Taleb on BP, the Iceland volcano, and other Black Swans: an interview by Christopher Leyden. The unexpected, the high impact, and the contrived narrative of explanation are aspects of the Black Swan. Fragility, and the fact that we're error prone are discussed. This is a extended explication of Taleb's ideas. My notes: The Net increases unpredictability. Too much debt. Unpredictability and debt are not friends. Government has transformed private debt into public debt. Governments can't go bankrupt. The government has bailed those who took the risks and placed the burden on our grandchildren. We are now more dependent on expert mistakes. Distrust of predictions. Debt is a spreading cancer. It's more than an issue of economic swings. I know Keynes well, and he understood uncertainty well. Keynes lived in a different environment. What worked in the Great Depression won't work so well now. We need to clean up the system now. Instead, we just Paul Krugman doesn't understand extreme events; his models don't work into the world today. If Krugman is wrong, the costs are monstrous. Given predictions have been wrong in the past, why would we trust them now. The stimulus packages are bets. Unfortunately, we've run chronic deficits, so we don't have the cushion to risk stimulus. We can get into a Madoff-like Ponzi scheme.
Black Swans can be very consequential. 5-20 novels make up the bulk of sales of novels in English. Black Swans involves surprise. Someone is a turkey. 2nd, after the fact you think that you've figured out what really happened. 20-20 hindsight.
Black Swans started with agricultural and the increasing complexity of society. Who saw the magnitude and effect of the Great War? The internet now takes things global, such as the universality of the Harry Potter phenomena. The internet causes scaling on a new level. Taleb's greatest fear is now on the natural level, not the economic level.
Networks should be more stable, but not if there is a dominant mode. Networks often increase vulnerability. The global economy is such a complex network, it's difficult to determine where trends come from or what effect they will have.
News makes us stupid. The media skews. Taleb prefers face-to-face contact. He doesn't spend too much time on the web because the net can take a life on its own. Taleb likes to meet people and speak with them.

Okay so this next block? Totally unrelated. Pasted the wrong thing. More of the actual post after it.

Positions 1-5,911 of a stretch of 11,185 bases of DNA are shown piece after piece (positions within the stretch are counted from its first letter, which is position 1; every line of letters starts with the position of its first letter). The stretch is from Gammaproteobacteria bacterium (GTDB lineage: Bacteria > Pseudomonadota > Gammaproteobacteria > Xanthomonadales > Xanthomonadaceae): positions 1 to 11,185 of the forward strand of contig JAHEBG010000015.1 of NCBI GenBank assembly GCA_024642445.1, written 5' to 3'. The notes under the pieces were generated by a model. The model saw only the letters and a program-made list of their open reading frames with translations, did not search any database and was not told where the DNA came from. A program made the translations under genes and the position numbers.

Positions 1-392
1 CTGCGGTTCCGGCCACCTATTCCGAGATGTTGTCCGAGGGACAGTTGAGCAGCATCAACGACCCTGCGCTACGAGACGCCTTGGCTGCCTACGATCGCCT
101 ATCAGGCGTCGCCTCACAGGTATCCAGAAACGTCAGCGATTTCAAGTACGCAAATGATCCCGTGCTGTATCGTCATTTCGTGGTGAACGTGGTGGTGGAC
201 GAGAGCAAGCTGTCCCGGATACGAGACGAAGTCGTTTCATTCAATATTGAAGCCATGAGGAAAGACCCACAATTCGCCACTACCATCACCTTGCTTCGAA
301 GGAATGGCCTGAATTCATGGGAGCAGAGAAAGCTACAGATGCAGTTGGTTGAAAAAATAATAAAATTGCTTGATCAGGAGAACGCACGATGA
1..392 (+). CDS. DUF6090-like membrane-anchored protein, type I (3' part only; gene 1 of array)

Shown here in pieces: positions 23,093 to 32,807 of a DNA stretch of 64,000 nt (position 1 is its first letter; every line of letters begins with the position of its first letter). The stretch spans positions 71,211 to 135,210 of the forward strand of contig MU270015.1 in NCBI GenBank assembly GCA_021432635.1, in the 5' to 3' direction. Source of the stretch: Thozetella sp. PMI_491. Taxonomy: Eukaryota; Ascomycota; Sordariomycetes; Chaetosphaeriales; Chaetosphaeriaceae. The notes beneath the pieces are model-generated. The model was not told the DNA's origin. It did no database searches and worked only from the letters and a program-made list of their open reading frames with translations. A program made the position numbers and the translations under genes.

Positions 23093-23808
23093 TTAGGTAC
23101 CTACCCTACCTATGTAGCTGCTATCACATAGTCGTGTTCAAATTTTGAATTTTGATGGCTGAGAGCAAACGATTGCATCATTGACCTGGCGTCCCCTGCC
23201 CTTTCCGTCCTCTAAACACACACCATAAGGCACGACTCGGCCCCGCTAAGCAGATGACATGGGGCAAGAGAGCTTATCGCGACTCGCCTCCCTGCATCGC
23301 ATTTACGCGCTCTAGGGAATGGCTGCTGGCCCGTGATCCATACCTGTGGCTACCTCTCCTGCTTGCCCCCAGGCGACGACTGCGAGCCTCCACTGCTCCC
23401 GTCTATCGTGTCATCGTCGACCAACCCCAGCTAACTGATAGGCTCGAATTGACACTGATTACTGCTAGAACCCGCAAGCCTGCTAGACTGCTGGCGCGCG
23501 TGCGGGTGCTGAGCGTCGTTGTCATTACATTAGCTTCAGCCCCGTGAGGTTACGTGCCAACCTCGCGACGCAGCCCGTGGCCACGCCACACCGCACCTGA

Taleb likes history as it consists of facts and take emphasis away from theory. But history comes to us as a backwards narrative. It can also provide an overly deterministic view, that is was bound to happen the way it did. History lacks counter-factuals. This is learning too narrowly from history. History and newspapers tend to focus on the last cause, the anecdote, rather than the complex system. Aristotle realized the difference between causes. Learn the facts, avoid theoretical history. Newspapers offer theories and explanations, which we like, but which can deceive us.
We are now in an age of fragility. The island effect in biology: more species per area on an island. We no longer have the island effect of culture. Where will we hide from the next antibiotic resistant germs? The whole planet will be affected about that which travels by plane than by foot. We are more mollified by air conditioning, lack of hunger, and therefore weaker, more vulnerable. Leyden talks about the problem of monoculture in agriculture. For instance, Taleb found the same apple where ever he goes around the world. Example: the Irish dependent on potatoes.
So must we disconnect? Taleb likes city-states > nation-states. Nature is very connected, but nothing is too great in its system. Taleb doubts regulators because they hide weakness. Taleb says protect the small guy by not protecting the big guy.
Two lungs aren't "efficient", but they are redundant. But because of this, we're safer. We need this redundancy to counter-act fragility. The four quadrants involve two environments: Mediocrastan and Extremistan. In the former the Black Swan is inconsequential, in the latter, it's consequential. Then he measures exposure the Black Swan.